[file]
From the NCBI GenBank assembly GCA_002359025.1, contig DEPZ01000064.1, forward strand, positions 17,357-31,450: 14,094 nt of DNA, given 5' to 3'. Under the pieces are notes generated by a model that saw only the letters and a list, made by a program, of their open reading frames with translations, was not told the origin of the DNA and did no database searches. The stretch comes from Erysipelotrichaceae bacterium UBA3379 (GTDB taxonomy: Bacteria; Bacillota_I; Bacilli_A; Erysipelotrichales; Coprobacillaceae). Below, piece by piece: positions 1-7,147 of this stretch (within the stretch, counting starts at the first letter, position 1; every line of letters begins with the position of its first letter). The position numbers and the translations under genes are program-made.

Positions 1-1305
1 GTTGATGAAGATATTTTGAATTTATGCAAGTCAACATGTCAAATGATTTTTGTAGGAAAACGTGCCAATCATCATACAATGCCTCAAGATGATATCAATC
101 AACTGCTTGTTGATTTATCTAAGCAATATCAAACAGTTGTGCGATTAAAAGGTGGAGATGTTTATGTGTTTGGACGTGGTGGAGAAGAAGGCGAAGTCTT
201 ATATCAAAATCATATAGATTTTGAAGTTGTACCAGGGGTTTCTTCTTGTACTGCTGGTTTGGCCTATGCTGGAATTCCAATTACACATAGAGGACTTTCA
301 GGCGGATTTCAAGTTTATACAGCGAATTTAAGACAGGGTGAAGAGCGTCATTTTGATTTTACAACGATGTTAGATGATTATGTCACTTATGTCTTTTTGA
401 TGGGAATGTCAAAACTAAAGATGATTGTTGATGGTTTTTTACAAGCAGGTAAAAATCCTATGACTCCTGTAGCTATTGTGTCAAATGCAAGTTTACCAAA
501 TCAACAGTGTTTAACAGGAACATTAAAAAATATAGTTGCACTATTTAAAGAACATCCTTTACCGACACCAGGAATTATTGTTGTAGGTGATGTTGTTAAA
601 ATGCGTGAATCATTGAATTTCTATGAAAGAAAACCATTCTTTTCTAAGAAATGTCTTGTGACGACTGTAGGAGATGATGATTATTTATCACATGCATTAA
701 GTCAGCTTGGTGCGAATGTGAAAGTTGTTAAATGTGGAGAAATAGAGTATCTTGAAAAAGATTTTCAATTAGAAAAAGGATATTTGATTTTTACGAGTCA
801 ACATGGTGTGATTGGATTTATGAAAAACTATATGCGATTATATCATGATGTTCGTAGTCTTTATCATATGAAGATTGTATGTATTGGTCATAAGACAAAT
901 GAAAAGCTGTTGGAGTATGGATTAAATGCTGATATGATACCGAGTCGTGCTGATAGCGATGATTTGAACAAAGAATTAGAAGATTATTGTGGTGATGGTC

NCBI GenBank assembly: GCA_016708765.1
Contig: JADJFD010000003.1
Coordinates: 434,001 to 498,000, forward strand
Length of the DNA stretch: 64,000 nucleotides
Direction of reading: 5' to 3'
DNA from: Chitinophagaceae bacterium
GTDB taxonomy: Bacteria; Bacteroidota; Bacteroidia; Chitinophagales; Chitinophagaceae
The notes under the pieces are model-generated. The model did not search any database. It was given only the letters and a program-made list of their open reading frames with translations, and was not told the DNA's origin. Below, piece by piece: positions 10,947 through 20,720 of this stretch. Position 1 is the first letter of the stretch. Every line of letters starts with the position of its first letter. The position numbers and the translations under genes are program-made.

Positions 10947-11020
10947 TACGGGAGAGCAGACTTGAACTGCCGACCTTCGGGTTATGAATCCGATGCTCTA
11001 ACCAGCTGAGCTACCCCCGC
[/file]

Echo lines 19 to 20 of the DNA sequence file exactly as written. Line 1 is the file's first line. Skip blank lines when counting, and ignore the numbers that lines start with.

GTDB taxonomy: Bacteria; Bacteroidota; Bacteroidia; Chitinophagales; Chitinophagaceae
The notes under the pieces are model-generated. The model did not search any database. It was given only the letters and a program-made list of their open reading frames with translations, and was not told the DNA's origin. Below, piece by piece: positions 10,947 through 20,720 of this stretch. Position 1 is the first letter of the stretch. Every line of letters starts with the position of its first letter. The position numbers and the translations under genes are program-made.